The South African National Editors’ Forum (Sanef) has condemned the publishing of the home address of EFF leader Julius Malema on Twitter by freelance journalist and author Jacques Pauw.
In a statement released on Tuesday, Sanef said the condemnation followed the publication of an exposé by Eyewitness News on the alleged funding of Malema’s house by a private businessman, Adriano Mazzotti.
The house, which is purportedly occupied by Malema’s wife and children, is situated in a high-security Hyde Park estate and is owned by Mazzotti, who is a director of cigarette-manufacturing company Carnilinx.
Mazzotti has a long-standing friendship with Malema.
In 2014, Mazzotti paid the R200 000 party registration fee for the EFF ahead of the general elections.
City Press also reported that Mazzotti helped Malema settle his tax bill.
On Monday, the EFF also condemned the publication of its leader’s home address, saying the invasion of the privacy of the EFF leadership and their families was an attempt to discredit the party and its objectives, and should not be tolerated.
Sanef’s Media Freedom chair, Mary Papayya, said Sanef supported the right of journalists to investigate the private lives of politicians when there was overriding public interest, as enshrined by the Press Code of South Africa, but that it agreed with the EFF in this instance.
“We agree with the EFF that giving the specific address was not in the public interest, had possible security implications and was contrary to good journalist practice. We have engaged with Pauw and have asked him to remove the details from Twitter, which he has done,” she said.
SANEF asked me to delete the tweet with the address of Julius Malema’s house in Mazzotti’s complex. I thought it was justified to post his address as it is a guarded complex with state-of-the-art security. SANEF says it was wrong to do so. I accept that and deleted the tweet.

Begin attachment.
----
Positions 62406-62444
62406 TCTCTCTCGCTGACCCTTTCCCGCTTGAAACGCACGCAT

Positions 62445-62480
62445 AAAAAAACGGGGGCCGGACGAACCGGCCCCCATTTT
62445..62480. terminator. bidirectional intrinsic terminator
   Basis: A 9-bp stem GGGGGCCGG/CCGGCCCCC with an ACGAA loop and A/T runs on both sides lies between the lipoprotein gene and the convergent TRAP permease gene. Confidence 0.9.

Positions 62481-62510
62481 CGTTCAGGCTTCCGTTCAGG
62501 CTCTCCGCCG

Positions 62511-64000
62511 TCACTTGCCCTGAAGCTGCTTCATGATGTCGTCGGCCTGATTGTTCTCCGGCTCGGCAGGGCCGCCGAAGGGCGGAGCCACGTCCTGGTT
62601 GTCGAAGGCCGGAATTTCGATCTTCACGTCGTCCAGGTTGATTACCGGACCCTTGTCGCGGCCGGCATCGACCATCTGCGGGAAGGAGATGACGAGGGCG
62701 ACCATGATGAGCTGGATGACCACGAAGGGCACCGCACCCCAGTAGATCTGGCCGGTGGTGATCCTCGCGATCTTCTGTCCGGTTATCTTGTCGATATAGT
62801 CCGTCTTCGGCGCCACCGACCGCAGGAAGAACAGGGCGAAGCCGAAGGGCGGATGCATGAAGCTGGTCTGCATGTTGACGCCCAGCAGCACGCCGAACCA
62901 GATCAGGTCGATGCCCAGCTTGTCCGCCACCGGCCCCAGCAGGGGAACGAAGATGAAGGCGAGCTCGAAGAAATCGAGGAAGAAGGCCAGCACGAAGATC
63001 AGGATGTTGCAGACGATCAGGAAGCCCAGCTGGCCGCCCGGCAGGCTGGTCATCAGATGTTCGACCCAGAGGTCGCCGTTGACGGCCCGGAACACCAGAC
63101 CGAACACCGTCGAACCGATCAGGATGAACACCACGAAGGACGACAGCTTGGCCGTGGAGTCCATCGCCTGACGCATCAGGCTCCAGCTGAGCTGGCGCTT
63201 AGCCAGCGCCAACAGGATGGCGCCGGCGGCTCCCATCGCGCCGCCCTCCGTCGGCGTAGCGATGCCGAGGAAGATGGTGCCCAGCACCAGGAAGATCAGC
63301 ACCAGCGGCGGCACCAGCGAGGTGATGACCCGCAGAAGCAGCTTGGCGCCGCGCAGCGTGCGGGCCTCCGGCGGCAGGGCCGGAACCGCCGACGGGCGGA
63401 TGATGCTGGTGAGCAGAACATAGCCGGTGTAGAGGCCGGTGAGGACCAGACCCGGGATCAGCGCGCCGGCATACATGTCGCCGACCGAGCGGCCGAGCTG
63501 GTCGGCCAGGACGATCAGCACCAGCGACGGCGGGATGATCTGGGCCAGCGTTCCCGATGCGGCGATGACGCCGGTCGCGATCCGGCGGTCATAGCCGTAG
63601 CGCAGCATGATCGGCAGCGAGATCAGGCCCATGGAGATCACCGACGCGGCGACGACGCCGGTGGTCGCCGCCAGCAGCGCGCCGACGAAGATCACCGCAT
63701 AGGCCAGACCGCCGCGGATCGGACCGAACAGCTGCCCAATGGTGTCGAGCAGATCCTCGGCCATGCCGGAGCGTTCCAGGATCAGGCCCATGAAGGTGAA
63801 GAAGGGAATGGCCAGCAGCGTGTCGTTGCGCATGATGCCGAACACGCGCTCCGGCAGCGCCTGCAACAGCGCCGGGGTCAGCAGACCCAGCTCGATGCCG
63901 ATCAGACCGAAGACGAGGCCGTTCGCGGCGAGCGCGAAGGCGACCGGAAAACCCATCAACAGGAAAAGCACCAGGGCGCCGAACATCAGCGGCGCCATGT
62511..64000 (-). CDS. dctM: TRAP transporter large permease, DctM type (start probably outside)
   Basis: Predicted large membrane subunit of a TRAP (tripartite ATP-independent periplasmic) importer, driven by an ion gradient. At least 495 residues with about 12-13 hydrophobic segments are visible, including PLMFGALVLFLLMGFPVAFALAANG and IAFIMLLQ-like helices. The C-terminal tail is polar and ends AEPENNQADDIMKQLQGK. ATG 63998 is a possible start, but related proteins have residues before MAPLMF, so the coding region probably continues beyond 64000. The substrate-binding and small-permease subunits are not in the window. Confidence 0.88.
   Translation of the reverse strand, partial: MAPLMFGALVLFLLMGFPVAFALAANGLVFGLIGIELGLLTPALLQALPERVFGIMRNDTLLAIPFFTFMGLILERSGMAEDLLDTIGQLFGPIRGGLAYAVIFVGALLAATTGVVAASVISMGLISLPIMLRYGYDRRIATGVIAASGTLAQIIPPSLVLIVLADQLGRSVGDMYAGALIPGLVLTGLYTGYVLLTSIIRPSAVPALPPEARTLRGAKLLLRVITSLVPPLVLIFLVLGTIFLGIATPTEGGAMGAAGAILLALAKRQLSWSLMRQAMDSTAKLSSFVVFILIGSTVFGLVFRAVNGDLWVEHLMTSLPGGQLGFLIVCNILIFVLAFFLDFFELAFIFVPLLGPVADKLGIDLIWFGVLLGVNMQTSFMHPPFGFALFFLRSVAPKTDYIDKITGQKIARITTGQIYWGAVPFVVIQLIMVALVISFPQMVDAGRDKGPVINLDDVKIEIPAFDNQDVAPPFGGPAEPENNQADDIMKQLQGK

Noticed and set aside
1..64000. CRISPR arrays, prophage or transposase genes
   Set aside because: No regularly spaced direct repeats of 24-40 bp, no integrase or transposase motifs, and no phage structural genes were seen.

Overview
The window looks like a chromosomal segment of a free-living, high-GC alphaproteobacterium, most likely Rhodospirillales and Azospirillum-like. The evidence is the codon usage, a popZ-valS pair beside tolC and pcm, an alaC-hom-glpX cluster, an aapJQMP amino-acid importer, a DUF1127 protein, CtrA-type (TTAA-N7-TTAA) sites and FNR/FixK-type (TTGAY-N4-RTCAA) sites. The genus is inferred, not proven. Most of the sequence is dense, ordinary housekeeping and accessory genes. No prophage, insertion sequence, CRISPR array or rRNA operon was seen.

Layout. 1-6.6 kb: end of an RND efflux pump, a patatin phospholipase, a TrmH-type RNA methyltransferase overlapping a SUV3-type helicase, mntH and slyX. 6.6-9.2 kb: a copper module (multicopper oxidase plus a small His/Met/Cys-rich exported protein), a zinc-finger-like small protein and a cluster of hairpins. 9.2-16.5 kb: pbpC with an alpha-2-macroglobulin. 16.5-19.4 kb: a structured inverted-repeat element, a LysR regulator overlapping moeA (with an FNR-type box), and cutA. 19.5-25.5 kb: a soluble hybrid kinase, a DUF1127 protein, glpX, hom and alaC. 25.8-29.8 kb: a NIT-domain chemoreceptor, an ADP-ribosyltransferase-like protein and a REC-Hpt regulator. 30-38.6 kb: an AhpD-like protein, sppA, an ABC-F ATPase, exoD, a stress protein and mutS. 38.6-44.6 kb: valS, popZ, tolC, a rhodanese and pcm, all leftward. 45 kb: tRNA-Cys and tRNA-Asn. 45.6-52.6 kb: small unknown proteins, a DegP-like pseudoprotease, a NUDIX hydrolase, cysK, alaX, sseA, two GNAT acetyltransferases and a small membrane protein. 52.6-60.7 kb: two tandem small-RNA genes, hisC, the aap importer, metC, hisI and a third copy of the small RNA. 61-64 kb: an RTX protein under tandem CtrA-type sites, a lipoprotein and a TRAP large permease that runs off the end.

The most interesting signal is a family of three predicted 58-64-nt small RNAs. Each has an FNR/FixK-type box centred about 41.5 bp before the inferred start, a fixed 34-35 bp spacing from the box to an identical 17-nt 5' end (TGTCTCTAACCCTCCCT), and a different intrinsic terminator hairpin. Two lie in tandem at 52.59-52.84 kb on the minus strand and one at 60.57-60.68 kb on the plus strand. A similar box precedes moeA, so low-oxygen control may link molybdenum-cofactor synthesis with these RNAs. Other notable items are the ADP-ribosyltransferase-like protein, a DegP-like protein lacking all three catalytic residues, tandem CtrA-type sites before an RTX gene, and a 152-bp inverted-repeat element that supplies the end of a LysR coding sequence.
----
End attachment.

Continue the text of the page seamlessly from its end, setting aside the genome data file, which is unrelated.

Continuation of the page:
— Jacques Pauw (@Jaqqs) December 3, 2018
“At the same time, we note with deep concern the repeated naming and threats levelled against editors and journalists who investigate or report critically on the EFF, and calls for their addresses to be published,” said Papayya.
“We condemn ‘war talk’ against journalists. This too is not in the public interest, is dangerous to editors and journalists and will ultimately have a chilling effect on freedom of expression, freedom of the media and access to information,” she said.
Journalist’s life threatened
In November, the DA opened a criminal case against Malema and EFF deputy leader Floyd Shivambu, Shivambu’s brother Brian, and Malema’s cousin, Matsobane Phaleng, for alleged criminal offences in relation to the looting of VBS Mutual Bank.
The charges include the acquisition, possession or use of proceeds of unlawful activities, in terms of Section 6 of the Prevention of Organised Crime Act, and corruption in terms of Section 3 of the Prevention and Combating of Corrupt Activities Act.
This followed a report by Daily Maverick which stated that Malema, Shivambu and the party itself had benefitted from the wide-scale looting of VBS Mutual Bank.
The report revealed details of how money allegedly flowed from VBS to a company run by Brian Shivambu, called Sgameka Trading, and from there to another company called Mahuna Investments, owned by Phaleng.
The EFF, however, maintained that the claims were false and that there was no material evidence supporting the allegations.
Sanef encouraged the EFF leadership to engage with the editors directly and to take their complaints to the Press Ombudsman or Broadcasting Complaints Commission of South Africa (BCCSA).
The organisation also noted worrying developments in the Eastern Cape, where a Herald reporter was assaulted at an ANC meeting.
Sanef said a disgruntled local businessman allegedly threatened to shoot a journalist who had written unflattering articles about him.
Sanef said it condemned these actions in the strongest possible terms.